Thursday, September 11, 2014

Zip.ca's unlamented death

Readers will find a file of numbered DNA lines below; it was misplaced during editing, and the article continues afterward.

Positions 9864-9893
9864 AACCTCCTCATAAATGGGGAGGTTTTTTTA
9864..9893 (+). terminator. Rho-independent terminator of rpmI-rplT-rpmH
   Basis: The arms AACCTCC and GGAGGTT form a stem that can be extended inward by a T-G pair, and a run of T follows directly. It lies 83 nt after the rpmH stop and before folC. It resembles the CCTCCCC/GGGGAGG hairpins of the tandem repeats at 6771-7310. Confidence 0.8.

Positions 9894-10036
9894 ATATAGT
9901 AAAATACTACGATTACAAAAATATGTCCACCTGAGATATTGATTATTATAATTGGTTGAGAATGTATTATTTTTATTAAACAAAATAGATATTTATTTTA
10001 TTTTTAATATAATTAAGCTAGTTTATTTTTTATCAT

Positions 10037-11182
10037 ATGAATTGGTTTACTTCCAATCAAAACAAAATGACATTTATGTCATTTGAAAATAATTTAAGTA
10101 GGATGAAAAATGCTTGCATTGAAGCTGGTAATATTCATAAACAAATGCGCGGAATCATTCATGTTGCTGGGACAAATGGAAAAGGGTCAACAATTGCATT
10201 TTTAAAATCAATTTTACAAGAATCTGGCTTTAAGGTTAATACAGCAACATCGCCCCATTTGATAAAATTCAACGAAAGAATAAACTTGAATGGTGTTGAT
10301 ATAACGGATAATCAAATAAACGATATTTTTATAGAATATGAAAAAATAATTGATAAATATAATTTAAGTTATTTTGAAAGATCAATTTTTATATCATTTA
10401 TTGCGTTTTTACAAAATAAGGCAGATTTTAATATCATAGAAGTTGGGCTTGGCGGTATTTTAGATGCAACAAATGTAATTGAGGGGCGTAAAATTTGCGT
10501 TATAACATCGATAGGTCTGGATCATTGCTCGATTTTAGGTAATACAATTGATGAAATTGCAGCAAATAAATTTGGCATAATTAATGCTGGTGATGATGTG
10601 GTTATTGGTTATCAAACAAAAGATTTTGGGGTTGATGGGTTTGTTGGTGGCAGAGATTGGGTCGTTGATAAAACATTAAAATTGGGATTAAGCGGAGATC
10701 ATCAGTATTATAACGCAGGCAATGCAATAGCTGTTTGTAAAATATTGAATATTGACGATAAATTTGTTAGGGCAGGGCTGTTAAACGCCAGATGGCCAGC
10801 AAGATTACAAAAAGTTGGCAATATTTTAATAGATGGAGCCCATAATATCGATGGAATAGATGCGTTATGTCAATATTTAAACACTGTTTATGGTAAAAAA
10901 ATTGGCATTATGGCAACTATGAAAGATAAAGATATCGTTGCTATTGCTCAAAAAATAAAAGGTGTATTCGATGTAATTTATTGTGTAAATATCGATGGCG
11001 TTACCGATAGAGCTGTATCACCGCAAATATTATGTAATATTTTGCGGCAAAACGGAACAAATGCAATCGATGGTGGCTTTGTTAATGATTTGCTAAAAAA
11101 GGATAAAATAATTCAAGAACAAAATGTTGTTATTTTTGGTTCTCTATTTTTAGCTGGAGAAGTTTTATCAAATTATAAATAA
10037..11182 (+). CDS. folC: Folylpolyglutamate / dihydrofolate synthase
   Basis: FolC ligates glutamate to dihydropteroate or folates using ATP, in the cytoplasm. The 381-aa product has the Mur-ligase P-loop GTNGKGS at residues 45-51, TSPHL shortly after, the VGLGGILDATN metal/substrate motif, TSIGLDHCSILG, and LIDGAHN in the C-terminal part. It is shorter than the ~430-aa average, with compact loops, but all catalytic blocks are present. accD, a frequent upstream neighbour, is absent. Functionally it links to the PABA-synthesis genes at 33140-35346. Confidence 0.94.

Zip.ca, for descriptive purposes Canada’s long time version of Netflix, closed last month. Oh, you didn’t know about Zip.ca? Join the club. I joined Zip.ca in 2005, almost as long as the DVD Internet-based DVD rental service had been in operation. How did I hear about it? From a work colleague. To me it was one of the best inventions since sliced bread or at least celluloid film. But virtually anyone I ever spoke to about Zip.ca – with a movie data base of more than 70,000 titles – was totally unaware such a service existed. Yes, folks, this was the Canadian equivalent of Netflix, before Netflix began a digital streaming service and entered Canada, which may have been the death knell of Zip.ca….Of course Netflix is nothing like Zip.ca despite a certain illusion. You could find extremely rare and sub-genre movies on Zip.ca. Want to watch Truffaut or Kurosowa or Rainer Werner Fassbinder? This was the place to find numerous of their films. Or classic comedies dating back to the 20s? You won’t find these on Netflix, not by a long shot. Netflix does carry some foreign and indie titles but this is extremely watered down homogeneity compared to what Zip.ca offered…..But perhaps Zip.ca’s time had come. After all, the world is increasingly digitally-driven and Zip.ca – an Ottawa-based firm – was still in the relative dinosaur age of shipping physical discs. It wasn’t for lack of trying. Zip.ca had previously posted on its website it was attempting to develop a streaming service but couldn’t find the right economies of scale. Now it’s closed and cineastes are much the poorer for it…..Why did Zip.ca close? The owners have been mum. I requested comment and was told by spokeswoman Jana Dybinski that “we are not interviewing.” An email to subscribers from founder and Chairman Rob Hall Aug. 18 said simply, “After more than 10 years in business and 20,570,326 movies watched in homes across Canada, we've decided to close our doors.” Media coverage has also been slim, perhaps a reflection of how poorly the service was known. There were a couple of stories in Zip.ca’s home town Ottawa-based media but they reported little more – or less - than what I’m writing here…..Despite a huge inventory Zip.ca seldom advertised though it did have a kiosk service similar to Redbox, about which I only learned in researching this post. None of these kiosks to my knowledge existed in the Windsor area.….Spokeswoman Dybinski did provide some statistics: 20,570,326 – the number of discs shipped to homes across Canada; 305,207 – the number of Zip.ca members; 70,958 - number of unique titles in its library; Kugluktuk, Nunavut - farthest place the company shipped to; Toronto – the city where subscribers watched the most movies at 2,108,647 rentals; 2,884 - number of movies watched by Zip.ca’s top renter…..So share a lament, and I still had several Fassbinder titles in my order list I will now never receive.

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